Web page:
This is my one line to generate self signed certificates

openssl req -x509 -out localhost.crt -keyout localhost.key \
  -newkey rsa:2048 -nodes -sha256 \
  -subj '/CN=example.com' -extensions EXT -config <( \
   printf "[dn]\nCN=example.com\n[req]\ndistinguished_name = dn\n[EXT]\nsubjectAltName=DNS:example.com\nkeyUsage=digitalSignature\nextendedKeyUsage=serverAuth")

Now I want to sign previous certificates with my own CA so I issue this:

openssl genrsa -des3 -out rootCA.key 4096
openssl req -x509 -new -nodes -key rootCA.key -sha256 -days 1024 -out rootCA.crt

How can I sign with my CA an existing CRT ?


How can I sign with my CA an existing CRT ?

You can only sign a certificate request but not a certificate. But you can create a certificate request from an existing certificate and then sign this certificate request. See Generate CSR from existing certificate.


Although this is an unusual thing to do, OpenSSL commandline, which includes a lot of features aimed mainly at debugging problems, can do it. Use openssl x509 (without -req) with -CA certfile -CAkey keyfile or just -CA file if you have both cert and privatekey in one file (which PEM can do). Add -digestname e.g. -sha256 if other than the default (SHA1). You can specify the new serial explicitly with -set_serial, or use almost the same serial-file scheme as openssl ca either by default or explicitly; see man [1ssl?] x509 on your system (unless Windows) or on the web at the heading 'Signing Options' about 1/3 of the way down. (The difference is that ca uses the hex value from the file after incrementing, but x509 [-req] -CA* uses it before. The serial/cert mapping is NOT recorded in a 'database' file, as ca does.) You can specify the length of the validity period, but cannot specify arbitrary start and end times as ca can.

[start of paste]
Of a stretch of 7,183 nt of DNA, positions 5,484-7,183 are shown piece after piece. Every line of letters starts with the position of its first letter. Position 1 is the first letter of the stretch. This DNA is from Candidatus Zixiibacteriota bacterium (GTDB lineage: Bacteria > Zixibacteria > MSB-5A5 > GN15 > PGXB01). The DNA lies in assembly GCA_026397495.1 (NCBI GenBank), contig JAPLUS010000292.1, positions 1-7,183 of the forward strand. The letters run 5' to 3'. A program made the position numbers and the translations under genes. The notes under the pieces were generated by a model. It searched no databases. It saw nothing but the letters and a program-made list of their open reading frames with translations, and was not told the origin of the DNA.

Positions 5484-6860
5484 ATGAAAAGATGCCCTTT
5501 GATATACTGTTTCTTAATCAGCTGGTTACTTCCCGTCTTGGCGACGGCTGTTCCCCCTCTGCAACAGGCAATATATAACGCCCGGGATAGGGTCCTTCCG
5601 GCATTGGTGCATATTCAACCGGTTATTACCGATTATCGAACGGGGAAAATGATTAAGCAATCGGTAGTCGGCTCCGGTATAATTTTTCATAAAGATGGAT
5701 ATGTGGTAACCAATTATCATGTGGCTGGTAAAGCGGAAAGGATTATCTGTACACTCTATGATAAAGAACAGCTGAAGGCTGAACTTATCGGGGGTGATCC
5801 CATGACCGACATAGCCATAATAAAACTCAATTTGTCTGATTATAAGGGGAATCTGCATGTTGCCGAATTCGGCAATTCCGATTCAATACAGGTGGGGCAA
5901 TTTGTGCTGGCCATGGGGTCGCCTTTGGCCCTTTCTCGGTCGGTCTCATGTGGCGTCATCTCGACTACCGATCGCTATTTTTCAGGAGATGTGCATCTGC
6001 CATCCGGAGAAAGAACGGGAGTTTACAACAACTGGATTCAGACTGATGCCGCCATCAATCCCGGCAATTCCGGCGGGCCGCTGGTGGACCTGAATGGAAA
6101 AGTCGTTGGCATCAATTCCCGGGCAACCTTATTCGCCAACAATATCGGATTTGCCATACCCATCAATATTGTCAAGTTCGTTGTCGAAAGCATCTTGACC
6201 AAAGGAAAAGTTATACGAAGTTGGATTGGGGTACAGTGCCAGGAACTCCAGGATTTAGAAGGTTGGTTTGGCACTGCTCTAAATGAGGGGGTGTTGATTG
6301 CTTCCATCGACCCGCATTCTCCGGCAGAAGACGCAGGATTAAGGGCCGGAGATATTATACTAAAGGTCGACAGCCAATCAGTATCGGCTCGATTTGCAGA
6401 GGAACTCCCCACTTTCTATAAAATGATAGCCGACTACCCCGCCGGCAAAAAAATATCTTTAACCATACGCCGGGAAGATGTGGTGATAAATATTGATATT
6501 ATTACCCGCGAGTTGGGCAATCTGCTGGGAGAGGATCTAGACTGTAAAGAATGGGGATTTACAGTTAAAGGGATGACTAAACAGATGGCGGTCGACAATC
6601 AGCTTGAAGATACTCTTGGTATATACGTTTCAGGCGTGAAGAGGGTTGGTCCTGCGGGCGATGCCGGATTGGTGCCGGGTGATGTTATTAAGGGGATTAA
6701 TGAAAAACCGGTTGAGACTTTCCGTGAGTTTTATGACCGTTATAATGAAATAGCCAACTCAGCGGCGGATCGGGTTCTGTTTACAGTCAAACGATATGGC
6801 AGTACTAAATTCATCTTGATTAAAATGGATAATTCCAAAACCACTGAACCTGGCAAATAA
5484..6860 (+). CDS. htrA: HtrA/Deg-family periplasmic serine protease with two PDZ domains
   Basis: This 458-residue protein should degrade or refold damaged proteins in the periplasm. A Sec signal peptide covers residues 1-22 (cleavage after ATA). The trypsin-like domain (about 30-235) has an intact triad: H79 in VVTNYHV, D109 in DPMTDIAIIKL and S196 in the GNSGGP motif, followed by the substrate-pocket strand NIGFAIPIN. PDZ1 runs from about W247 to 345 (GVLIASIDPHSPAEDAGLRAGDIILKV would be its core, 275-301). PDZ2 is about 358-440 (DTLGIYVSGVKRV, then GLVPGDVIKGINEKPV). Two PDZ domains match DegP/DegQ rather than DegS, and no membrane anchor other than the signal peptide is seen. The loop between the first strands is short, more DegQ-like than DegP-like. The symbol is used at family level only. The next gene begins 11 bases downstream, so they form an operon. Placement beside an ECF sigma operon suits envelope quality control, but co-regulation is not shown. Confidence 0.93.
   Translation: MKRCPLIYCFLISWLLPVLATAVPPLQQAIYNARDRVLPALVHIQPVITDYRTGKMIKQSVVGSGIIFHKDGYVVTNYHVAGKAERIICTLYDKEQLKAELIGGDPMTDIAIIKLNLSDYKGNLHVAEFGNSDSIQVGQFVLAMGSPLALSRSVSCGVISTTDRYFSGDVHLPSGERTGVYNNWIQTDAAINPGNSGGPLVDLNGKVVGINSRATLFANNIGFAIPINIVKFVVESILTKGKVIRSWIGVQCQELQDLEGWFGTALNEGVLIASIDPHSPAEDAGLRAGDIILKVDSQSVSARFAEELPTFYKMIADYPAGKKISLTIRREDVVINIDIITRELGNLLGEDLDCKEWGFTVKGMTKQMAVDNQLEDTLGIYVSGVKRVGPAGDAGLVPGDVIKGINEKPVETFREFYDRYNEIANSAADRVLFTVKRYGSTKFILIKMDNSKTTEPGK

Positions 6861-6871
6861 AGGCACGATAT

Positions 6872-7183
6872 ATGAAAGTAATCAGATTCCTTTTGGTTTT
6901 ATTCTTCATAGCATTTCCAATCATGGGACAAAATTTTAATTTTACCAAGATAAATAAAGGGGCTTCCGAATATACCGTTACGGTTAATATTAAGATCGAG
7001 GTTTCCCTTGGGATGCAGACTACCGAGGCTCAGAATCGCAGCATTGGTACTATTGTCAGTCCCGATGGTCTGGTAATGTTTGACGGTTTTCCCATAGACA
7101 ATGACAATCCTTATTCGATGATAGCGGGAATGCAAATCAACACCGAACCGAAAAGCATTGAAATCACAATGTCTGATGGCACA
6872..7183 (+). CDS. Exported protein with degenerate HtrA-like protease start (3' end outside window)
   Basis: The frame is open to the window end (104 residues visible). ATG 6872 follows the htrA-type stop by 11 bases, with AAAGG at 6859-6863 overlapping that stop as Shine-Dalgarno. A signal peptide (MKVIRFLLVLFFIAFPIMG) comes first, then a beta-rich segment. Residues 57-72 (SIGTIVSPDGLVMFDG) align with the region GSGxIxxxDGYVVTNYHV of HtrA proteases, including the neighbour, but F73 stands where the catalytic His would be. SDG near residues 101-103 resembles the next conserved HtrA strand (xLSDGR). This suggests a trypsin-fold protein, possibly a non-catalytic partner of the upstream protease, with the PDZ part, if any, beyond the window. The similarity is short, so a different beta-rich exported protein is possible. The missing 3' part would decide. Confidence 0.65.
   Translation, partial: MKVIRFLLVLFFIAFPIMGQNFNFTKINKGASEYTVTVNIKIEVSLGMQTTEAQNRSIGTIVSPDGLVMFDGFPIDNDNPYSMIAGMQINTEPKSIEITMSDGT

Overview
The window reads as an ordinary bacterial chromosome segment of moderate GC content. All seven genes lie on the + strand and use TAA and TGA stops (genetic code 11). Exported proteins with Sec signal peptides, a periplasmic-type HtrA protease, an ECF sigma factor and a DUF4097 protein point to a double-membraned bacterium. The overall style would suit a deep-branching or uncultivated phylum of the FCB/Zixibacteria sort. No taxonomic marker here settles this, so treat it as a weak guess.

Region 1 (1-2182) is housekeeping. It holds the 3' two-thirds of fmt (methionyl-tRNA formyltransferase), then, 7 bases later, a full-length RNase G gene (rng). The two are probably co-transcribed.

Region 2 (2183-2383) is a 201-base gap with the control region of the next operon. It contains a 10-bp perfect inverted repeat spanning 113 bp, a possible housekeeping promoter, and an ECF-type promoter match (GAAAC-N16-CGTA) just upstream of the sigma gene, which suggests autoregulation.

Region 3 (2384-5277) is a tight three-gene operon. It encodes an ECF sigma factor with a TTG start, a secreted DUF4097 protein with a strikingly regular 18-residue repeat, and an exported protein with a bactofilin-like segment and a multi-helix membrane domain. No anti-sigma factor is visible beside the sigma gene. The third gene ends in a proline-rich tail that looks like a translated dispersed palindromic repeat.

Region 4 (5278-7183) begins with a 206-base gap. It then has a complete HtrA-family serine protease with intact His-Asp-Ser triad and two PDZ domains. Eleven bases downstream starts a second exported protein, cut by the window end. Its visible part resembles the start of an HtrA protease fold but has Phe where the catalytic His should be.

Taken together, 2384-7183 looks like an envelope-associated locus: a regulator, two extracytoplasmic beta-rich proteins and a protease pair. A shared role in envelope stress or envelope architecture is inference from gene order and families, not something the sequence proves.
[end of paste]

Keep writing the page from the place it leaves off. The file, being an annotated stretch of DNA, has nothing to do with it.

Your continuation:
This replaces the issuer name, serial, validity period, and signature, in the new (output) cert, but it does not change any of the extensions, which for your case looks right. If the input cert contains AuthorityKeyIdentifier (AKI) extension to identify its parent/'signing' cert, that extension in the output cert will not correctly identify its parent which may cause trouble in using the cert. You can replace extensions by adding -clrext -extfile filename -extensions section -- but you have to do all of them, which may be inconvenient.

If you use the two-step process of x509 -x509toreq to create a CSR and then either x509 -req -CA* or ca to issue a cert from that CSR, this discards all extensions from the input cert. If you want any extensions you must add them back: for x509 -req -CA* this must be explicit on the command line; for ca it can be configured in the config file or overridden on command line.

ObRant: issuing a cert is often described as 'signing the CSR/request'. It is not. The cert body, aka certTBS (TBS = to-be-signed), is normally based partly on part of the CSR, but most of the cert body is different from the CSR.

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